August 16, 2012

Oklahoma – “The Sooner State”


Oklahoma map

Just the Facts…


bird – Scissor-tailed Flycatcher
flower – Mistletoe
tree – Redbud
capital – Oklahoma City
union – 46th state on November 16, 1907
population – about 3 1/2 million




The Basics 

Its name comes from a Native American phrase that means “red people.” It lies in between Texas and Kansas, just west of Arkansas. It was owned by France for a number of years, before it was purchased by America, as part of the Louisiana Purchase.

Oklahoma has a lot of different geographical regions.  The eastern part of the state has small mountains and forests.  Southeastern Oklahoma is part of the Ozarks.  And the western part of the state is mostly prairie.   The western portion of Oklahoma is subject to some severe weather.


Its Claim to Fame

For some time around the end of the 19th Century, much of Oklahoma was called “Indian Territory.”  The federal government gave much of the land that is now Oklahoma to Native Americans during the settlement of the West.  The “Five Civilized Tribes” were relocated to Oklahoma – those are the Creek, Choctaw, Chickasaw, Cherokee, and Seminole tribes.   They were forced to leave their homeland (much of which was in south and southeastern America) and move to Indian Territory.  At one point, almost 30 tribes called Indian Territory home. Even today, over 25 languages are spoken in Oklahoma – that is more than any other state!  And,  over 50 Native American tribes are represented in Oklahoma.

Did you know that many Native American tribes have their own government and headquarters (kind of like our Washington DC)?  Well, they do!  In fact, Oklahoma is home to more tribe headquarters than any other state.  Tribal governments make and enforce their own rules on their reservations.  For example, on the XX reservation in Oklahoma, XX tribal law rather than Oklahoma state law applies.


What Makes it Tick

Agriculture is important to Oklahoma, especially cattle and wheat.  Long ago, cattle drives went through Oklahoma – the ranchers from Texas were bringing their cattle to the railroads in Missouri.  The cattle ranching tradition continues in Oklahoma today.  There was a period of time in Oklahoma’s history that many farms failed – during the 1930’s there was such a big drought that many parts of Oklahoma had terrible dust storms.  Crops failed because of lack of rain, leaving miles and miles of dirt fields.  Winds picked up the dirt (since there were no plants to hold down the dirt) and created huge dust storms.  Some of the clouds were so big that they traveled all the way to the East Coast – dirt filled snow fell in New England during the winter of 1934.  In fact, much of the dirt from Oklahoma ended up in the Atlantic Ocean!  Many people were forced to give up farming and move to look for work.   Many headed west to look for work in California.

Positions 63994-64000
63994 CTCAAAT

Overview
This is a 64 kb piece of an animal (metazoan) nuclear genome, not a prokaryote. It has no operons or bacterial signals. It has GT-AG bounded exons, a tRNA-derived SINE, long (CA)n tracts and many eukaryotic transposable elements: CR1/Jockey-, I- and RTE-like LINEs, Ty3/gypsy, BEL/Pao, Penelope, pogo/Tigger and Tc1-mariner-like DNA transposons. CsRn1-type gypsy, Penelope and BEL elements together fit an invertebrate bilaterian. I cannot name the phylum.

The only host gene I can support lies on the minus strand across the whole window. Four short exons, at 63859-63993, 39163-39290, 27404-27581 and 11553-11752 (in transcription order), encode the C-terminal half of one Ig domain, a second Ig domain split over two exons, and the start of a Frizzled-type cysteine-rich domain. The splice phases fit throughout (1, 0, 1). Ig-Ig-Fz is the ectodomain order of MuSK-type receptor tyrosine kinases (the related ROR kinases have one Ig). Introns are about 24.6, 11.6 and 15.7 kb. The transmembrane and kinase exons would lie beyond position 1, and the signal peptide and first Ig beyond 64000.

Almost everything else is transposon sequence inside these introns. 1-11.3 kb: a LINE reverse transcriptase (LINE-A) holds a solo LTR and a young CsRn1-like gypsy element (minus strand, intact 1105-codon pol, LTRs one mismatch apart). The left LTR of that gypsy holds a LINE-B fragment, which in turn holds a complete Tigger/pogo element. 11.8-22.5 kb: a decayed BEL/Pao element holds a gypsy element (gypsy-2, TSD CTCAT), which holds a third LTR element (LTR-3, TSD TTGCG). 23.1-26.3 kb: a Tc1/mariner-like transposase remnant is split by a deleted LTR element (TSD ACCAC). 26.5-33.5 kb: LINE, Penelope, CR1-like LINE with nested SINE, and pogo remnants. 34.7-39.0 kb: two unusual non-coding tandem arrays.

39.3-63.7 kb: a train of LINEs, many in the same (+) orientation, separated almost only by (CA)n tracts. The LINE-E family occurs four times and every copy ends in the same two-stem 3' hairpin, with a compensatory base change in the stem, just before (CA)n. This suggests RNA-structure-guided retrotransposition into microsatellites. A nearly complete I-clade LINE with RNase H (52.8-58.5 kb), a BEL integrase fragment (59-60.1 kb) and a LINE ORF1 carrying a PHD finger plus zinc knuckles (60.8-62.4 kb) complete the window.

Natural gas and oil are very important to Oklahoma.  In fact, Tulsa calls itself the “Oil Capital of the World.”  Oil was discovered in Tulsa in 1901 and the small little cattle town was never the same!  The city grew overnight.  Within 20 years, Tulsa was home to over 400 oil companies!


If You Visited

If you visited Oklahoma, you might go to the Red Earth Festival in Oklahoma City.  It is an annual Native American arts and dance festival – over 100 tribes participate!  The Festival opens with a parade and includes one of the biggest and best traditional dance competitions. In addition, it has is one of the largest native art shows in America.  If you visited, you would be able to buy pottery, sculptures, paintings, jewelry, beadwork, and baskets made by some of the best Native American artists in America.

Or, you might take a road trip on the Famous Route 66!  Route 66 was one of America’s first highways – it linked small rural towns with some of the biggest cities in America.  Route 66 is almost 2,500 miles long! It starts in Chicago and ends in Los Angeles, going through eight states in the process – Illinois, Missouri, Kansas, Oklahoma, Texas, New Mexico, Arizona and California.  Construction was started and stopped many times before the highway was completed – the project started in 1926 and was finally finished in 1938.


Want to Know More? 

Check our Oklahoma state scrapbook for an industry map, state symbols and information we received from the Governor and Board of Tourism.

Do you live in Oklahoma? Or, maybe you have visited Oklahoma?  We want to hear from you!!  Post a comment at the end of this page.

  • What is your very favorite thing about Oklahoma?
  • What is your favorite thing to eat?
  • What is your favorite thing to do?
  • What other special or unique facts do you want to share about your home state?

Do you have any photos of Oklahoma to share? Email them to: Or, post them to our Facebook page:

Our tour includes just a few things that are interesting and special about Oklahoma.  Visit these websites to learn more: